Remembering Nelson Mandela
Author: David DF | Wednesday 25th September 2019
Millions of people around the world will come together today, to honour the life and legacy of the late Nelson Mandela.
Falling on what would have been his 99th birthday, Nelson Mandela day aims to honour the work of the former South African president and commemorates his lifetime achievements against inequality.
Nelson Mandela would’ve turned 99 years old today. Happy Birthday. Rest in peace. #MandelaDay pic.twitter.com/vEXjy6l1n6
— The Undefeated (@TheUndefeated) July 18, 2017
Throughout the vast majority of his life, Mandela fought for Civil Rights, equality and an end to racial segregation, spending 27 years in jail for his anti-apartheid stance.
Named the Rivonia trial, his sentence came after he and his co-defendants spoke out against apartheid in South Africa and confessed to wanting to overthrow the South African state.
Spending 18 out the 27 years at the infamous Robben Island, throughout his incarnation, he became a world-famous political prisoner.
He then became South Africa’s first democratically elected president, and the country’s first black president in 1994 and was famously quoted as saying, “Never, never again will this beautiful land experience the oppression of one by another.”
What is so important, however, about the Nobel Peace Prize-winning activist and his commemorative day is the need to look forward when challenging inequality in the world, and the legacy the politician hoped to create.
Before his death in 2013, Mandela wishes for the next generation to take a stand against injustice in the world and fundamentally this is what the day wishes to focus on.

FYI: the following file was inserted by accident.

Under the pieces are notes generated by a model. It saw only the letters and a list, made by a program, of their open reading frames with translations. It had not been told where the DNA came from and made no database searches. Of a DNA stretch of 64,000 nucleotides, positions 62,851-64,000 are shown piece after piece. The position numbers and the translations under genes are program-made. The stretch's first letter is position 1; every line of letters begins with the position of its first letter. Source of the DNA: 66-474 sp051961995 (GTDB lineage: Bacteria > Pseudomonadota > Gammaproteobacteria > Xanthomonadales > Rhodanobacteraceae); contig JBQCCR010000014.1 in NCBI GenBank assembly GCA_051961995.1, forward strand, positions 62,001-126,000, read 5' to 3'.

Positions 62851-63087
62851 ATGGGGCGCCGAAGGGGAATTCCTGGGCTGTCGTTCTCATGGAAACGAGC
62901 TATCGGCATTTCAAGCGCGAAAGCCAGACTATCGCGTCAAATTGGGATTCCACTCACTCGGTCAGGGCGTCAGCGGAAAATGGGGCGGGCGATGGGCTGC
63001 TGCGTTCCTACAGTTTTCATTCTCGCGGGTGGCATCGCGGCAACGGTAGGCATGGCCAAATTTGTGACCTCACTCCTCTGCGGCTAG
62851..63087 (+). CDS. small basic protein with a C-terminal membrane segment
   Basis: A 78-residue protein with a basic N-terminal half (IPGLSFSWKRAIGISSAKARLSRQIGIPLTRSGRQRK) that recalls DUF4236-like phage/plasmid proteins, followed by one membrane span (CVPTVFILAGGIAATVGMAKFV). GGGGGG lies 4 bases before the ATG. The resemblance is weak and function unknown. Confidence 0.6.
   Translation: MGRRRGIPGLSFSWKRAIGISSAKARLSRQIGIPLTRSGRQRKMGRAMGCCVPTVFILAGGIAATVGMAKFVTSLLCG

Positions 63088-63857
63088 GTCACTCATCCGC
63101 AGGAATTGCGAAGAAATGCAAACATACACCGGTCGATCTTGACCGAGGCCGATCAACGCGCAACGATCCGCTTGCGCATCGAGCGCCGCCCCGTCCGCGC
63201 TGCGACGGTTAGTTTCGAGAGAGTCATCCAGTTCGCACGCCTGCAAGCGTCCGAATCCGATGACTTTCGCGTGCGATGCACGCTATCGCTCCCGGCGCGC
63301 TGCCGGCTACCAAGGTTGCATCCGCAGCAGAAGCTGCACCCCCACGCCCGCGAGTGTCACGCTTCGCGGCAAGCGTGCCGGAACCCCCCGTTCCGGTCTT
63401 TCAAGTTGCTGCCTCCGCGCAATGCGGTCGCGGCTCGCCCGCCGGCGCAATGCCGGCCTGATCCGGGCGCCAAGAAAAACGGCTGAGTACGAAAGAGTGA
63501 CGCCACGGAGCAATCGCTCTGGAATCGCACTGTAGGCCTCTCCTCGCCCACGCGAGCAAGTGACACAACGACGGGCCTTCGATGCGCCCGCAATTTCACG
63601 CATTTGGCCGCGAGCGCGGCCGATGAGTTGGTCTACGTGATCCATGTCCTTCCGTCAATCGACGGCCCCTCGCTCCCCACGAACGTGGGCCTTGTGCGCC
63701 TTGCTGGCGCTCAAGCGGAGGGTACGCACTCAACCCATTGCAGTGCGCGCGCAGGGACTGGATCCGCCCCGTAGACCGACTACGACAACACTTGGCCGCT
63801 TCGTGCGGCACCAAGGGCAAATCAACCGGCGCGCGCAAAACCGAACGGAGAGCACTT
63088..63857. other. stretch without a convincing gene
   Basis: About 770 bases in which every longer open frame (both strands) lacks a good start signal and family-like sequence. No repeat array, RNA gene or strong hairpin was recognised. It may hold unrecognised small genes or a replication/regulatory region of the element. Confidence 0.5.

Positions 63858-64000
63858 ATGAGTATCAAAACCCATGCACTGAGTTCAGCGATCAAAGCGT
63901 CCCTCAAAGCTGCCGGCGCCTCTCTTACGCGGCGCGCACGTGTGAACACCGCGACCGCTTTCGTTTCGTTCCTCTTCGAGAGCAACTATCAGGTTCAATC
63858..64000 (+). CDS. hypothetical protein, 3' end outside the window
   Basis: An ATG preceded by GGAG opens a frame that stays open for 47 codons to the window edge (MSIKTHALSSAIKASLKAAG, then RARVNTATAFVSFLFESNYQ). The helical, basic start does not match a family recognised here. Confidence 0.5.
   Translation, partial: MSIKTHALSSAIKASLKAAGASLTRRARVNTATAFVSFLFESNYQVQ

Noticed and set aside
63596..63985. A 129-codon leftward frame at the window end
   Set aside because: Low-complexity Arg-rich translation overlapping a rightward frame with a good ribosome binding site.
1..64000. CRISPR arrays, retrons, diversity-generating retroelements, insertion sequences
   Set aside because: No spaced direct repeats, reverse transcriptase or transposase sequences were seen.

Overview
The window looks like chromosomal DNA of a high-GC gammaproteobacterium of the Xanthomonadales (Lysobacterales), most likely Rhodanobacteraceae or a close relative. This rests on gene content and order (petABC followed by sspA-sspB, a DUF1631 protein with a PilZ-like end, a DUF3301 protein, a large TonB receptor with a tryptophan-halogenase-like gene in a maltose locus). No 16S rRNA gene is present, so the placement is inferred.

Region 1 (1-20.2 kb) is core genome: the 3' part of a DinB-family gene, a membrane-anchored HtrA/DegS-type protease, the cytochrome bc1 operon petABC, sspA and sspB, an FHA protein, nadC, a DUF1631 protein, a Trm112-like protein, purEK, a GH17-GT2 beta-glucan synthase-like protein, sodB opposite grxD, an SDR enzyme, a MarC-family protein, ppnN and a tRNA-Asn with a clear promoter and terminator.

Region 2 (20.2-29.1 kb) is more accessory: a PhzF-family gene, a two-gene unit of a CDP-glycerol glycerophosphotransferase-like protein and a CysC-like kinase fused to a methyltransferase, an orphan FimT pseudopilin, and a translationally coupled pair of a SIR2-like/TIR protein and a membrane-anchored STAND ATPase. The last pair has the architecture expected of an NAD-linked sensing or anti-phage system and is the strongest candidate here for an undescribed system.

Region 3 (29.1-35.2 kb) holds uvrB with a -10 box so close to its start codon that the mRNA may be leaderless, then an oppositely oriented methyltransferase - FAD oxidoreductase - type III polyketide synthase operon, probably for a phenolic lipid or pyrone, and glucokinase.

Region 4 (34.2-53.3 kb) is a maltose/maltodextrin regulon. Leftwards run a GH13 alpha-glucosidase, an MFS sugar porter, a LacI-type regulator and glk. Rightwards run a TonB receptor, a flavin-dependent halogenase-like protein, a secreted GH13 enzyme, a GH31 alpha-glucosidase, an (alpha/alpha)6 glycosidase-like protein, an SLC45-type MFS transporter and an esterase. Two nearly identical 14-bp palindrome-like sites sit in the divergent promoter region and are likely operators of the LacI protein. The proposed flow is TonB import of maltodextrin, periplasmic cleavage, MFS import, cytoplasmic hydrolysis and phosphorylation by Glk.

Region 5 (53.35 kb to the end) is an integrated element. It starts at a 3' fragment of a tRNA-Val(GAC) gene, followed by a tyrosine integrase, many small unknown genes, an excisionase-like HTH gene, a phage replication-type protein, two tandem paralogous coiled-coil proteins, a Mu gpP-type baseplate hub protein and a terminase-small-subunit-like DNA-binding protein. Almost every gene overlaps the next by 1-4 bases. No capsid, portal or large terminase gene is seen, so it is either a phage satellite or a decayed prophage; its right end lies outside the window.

The official Mandela Day website is echoing that message and is urging people to take a stand against poverty, no matter how big or small the action is, with the site using the hashtag #ACTIONAGAINSTPOVERTY.
What are you doing today to make a sustainable difference in the lives of those less fortunate? #ActionAgainstPoverty #MandelaDay
In a world that at the moment is rife with such hatred and injustice, the actions and words of Mandela and the experiences he endured must stand as a beacon of hope, when battling inequality.
Speaking in 1994 he said: “One of the saddest moments of my life in prison was the death of my mother. The next shattering experience was the death of my eldest son in a car accident.” He was refused permission to attend either one.
Mandela’s life must demonstrate to human beings that life’s simple pleasures have come at a cost. He spent 27 years he spent in jail, missing the funerals of both his mother and son to fight injustice and inequality. The need to make the world a better place is paramount and as a race – a human race – the world we live on must attempt to relieve the barrier of conflict that has plagued it for so long.
"What counts in life is not the mere fact that we have lived. It is what difference we have made to the lives of others that will determine the significance of the life we lead." - Nelson Mandela